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Quebec’s Eastern Townships have been named by National Geographic as one of Canada’s 50 places of a lifetime.  It has my vote.  Set in the southeastern corner of the province, this region is filled with rolling hills, farms and forests, charming towns and inns, and fantastic food.

You might wonder, as I did, why it’s called the “Eastern Townships”.   After the Americans declared their independence in 1776, many of those loyal to the British Crown fled north.  The British colonial government in this area was happy to welcome the new settlers and gave them generous land grants known as townships.   This division of land, and the name, still exist today.

History lesson aside, I took a road trip to the region this year and found it utterly charming, and perhaps, a bit fattening. 

Here’s a list of my favourite must-sees:

Saint Benedict Abbey, Saint-Benoît-du-Lac

Spectacular architecture in an equally stunning setting, Gregorian chants, monks in black robes with hoods, two hostels and home made cheese and apple cider.  You’ll find all of these things at the Saint Benedict Abbey, home to 50 monks devoted to meditation and prayer. 

I visited twice, once in the morning at sunrise, when, just as I was driving away, I saw out of the corner of my eye a monk on a morning constitutional in the forest, his black hood whipping in the breeze.  I went back later to see inside, and to visit the basement boutique to pick up some delicious smoked cheese produced by the monks.

Bleu Lavande

Ever since I first heard of the place, I have wanted to wander in the lavender fields at Bleu Lavande.  In July, 100,000 lavender plants bloom filling the air with that sweet, sleepy scent.  I spent a lovely afternoon there, sipping lavender lemonade, wandering and breathing.

Docks & Beaches

The Eastern Townships is a land of lakes with plenty of opportunities for summer swimming, boating or gazing at the view.  I walked the boardwalk along the beach on Lac Memphrémagog, in Magog, and sat on the dock dipping my toes into the water at Lac Brome near Knowlton.  But my favourite spot for whiling away the hours was this dock at the Ripplecove Inn  on the shores of Lac Massawippi.

Chapelle Ste Agnès Vineyard

I don’t think I could have imagined a more idyllic and tranquil vineyard than the one at Chapelle Ste. Agnès.  The grape vines are planted in terraced rows, in a bowl shaped landscape surrounding a heart-shaped reflecting pool.  It’s no surprise that it’s also become a popular spot for weddings.  I spent a couple of hours there, and even though my visit was interrupted by a business call, it was a calm oasis in my day.  Or maybe that was the wine.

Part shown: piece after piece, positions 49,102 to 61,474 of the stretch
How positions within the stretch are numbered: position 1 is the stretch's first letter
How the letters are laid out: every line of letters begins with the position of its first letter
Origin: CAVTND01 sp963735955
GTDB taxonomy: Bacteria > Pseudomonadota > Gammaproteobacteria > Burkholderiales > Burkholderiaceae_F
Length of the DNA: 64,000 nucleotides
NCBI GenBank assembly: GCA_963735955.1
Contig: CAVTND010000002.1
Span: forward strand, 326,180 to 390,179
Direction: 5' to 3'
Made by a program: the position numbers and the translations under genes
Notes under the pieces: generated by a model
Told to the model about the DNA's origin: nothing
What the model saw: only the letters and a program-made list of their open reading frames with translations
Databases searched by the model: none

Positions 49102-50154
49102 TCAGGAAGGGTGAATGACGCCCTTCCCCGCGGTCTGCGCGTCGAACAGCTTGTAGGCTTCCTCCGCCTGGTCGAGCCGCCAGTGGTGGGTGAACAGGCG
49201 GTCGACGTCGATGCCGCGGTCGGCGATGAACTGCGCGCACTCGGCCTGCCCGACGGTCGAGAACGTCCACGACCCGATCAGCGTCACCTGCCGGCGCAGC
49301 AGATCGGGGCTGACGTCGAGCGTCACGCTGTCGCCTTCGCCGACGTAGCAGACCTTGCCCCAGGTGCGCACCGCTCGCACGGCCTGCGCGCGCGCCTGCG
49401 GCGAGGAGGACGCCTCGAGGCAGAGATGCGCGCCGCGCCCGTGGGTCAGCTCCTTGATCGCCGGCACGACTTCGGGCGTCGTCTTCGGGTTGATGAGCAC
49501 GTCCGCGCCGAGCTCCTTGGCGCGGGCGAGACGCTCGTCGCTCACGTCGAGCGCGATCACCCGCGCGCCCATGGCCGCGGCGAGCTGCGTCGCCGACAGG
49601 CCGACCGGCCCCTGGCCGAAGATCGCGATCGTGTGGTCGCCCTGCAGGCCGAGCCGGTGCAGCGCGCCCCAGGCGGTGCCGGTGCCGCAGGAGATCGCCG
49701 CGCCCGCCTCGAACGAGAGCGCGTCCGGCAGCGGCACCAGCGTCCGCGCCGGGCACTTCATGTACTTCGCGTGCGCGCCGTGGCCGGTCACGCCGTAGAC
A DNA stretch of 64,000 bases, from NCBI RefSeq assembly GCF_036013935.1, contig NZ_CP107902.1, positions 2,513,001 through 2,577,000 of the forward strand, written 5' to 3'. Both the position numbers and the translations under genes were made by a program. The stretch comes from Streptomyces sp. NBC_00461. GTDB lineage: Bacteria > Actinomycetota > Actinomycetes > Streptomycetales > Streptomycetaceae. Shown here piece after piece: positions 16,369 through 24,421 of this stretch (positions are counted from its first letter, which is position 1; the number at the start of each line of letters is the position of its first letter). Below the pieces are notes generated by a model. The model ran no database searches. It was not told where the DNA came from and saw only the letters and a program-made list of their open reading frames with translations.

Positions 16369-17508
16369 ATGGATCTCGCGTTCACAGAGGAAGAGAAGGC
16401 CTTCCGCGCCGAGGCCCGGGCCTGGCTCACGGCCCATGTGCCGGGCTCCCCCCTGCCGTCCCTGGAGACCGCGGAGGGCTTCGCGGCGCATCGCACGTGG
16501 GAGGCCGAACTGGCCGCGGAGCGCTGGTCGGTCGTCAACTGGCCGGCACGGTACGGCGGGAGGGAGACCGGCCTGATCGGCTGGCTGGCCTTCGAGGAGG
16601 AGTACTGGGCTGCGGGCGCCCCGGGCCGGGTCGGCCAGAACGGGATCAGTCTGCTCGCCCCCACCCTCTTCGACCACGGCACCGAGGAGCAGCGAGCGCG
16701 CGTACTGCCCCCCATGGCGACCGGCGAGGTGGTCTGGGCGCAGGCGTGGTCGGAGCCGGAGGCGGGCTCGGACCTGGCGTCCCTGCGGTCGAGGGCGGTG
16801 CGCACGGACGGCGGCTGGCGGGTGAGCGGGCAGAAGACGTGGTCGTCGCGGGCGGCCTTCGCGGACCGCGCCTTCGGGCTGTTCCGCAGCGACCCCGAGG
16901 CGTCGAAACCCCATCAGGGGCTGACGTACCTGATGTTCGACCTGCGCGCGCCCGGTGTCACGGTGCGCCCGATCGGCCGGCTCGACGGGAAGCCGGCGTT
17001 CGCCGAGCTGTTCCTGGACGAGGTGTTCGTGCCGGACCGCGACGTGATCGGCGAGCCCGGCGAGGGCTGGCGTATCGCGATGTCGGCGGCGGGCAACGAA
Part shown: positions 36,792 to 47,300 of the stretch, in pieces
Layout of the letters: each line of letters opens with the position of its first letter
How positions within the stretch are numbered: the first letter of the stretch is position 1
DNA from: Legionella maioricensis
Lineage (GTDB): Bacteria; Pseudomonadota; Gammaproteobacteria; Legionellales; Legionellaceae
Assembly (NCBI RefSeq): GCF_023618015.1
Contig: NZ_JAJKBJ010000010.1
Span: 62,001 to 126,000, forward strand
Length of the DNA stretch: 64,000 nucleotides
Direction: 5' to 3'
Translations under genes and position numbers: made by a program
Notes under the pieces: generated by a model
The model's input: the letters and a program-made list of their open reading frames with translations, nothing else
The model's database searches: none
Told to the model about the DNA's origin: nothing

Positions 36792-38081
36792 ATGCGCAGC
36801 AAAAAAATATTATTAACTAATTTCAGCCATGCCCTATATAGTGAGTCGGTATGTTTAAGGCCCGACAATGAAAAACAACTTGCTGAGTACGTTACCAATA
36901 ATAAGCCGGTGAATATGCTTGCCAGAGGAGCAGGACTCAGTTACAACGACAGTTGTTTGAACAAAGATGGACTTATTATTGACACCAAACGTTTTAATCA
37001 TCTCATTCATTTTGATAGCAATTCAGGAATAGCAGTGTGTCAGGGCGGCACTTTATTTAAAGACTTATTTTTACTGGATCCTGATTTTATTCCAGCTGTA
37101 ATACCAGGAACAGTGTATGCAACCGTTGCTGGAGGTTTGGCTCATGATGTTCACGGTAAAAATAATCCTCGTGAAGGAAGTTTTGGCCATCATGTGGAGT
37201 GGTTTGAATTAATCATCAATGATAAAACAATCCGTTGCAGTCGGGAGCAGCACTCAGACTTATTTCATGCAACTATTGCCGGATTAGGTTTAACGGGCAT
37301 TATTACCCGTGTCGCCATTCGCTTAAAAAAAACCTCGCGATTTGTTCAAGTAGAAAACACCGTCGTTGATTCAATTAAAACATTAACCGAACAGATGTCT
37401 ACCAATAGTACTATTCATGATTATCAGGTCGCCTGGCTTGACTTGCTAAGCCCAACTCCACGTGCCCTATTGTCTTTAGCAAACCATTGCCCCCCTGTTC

Cute Towns & Villages

I enjoy exploring quaint towns, and there are many to choose from in the Eastern Townships.  One of my favourites was North Hatley, which is chock full of charming shops and waterside cafes.  I may also have been swayed by the fact that it has a hotel and shop solely dedicated to the enjoyment of chocolate. 

The Food:

This one on the list is not so much a ‘must see’, but a ‘must eat’. 

The Eastern Townships is, undoubtedly, a gourmet destination known for its local products and French-influenced, innovative chefs.  Good food is simply part of its DNA. 

Here’s an example.  It was late when I arrived in the region and I just wanted a quick place to eat near my Inn.  The people at the Inn suggested the Resto d’Austin.  A ‘resto’ is kind of a roadside diner in Quebec, and this place didn’t look like much. But the food was affordable and home made and just right.  Then there was the sugar pie, a Quebec specialty.  Melt-in-your mouth delicious, and not too sweet.  When I finished with great satisfaction, the owner proudly told me (in French) that it was her mom’s recipe.  I went back the next day for another piece.

Charming Inns:

As a tourism region, there are numerous charming inns in the Eastern Townships ranging from basic to luxurious.    I thoroughly enjoyed my two-night stay at the elegant Auberge Les Pignons Verts located in Austin, Quebec, which was ideally suited to exploring the area.  It had all the elements that you look for in a bed and breakfast:  lovely decor, cleanliness and an excellent breakfast.  But it was the hospitality that set it apart.  The owners were truly dedicated to ensuring that I enjoyed the region, and went above and beyond to help make plans for my visit.

Still on my list to see:

Photo by Marie from Flickr

Of course, I didn’t get to see everything in one short visit to the Eastern Townships, but based on my time there, I’m convinced that I’d like to go back. Here are few things I’ll have on my list for the next trip:

Forest Lumina  – Aa night-illuminated pathway created for one of the most-travelled trails in Quebec, in Parc de la Gorge de Coaticook.

Mont-Mégantic AstroLab – This astronomic observatory based in a dark sky reserve offers tours and star gazing events using the best telescope in Canada.

Manoir Hovey – Named Travel and Leisure’s best resort in Canada, this old world manor is especially known for its exquisite food and drink.  It’s especially popular in autumn when the colours are peaking.

Bromont Chocolate festival and the  Sherbrooke Bacon Festival are on at the same time every year in May.  Almost too much bliss to handle!

More Information:

See Tourism Eastern Townships

Suggested Reading: Famous mystery writer Louise Penny has based the settings in some of her books on locations in the Eastern Townships.  See: The Murder Stone: 4 (Chief Inspector Gamache) by Penny, Louise (2011) and The Cruelest Month: A Chief Inspector Gamache Novel


You may also like:

Where to Find a Touch of Tuscany in Canada

Finding Lavender Bliss in a Surprising Place

Relaxing in the Quebec Countryside at the Elegant Auberge Les Pignons Verts

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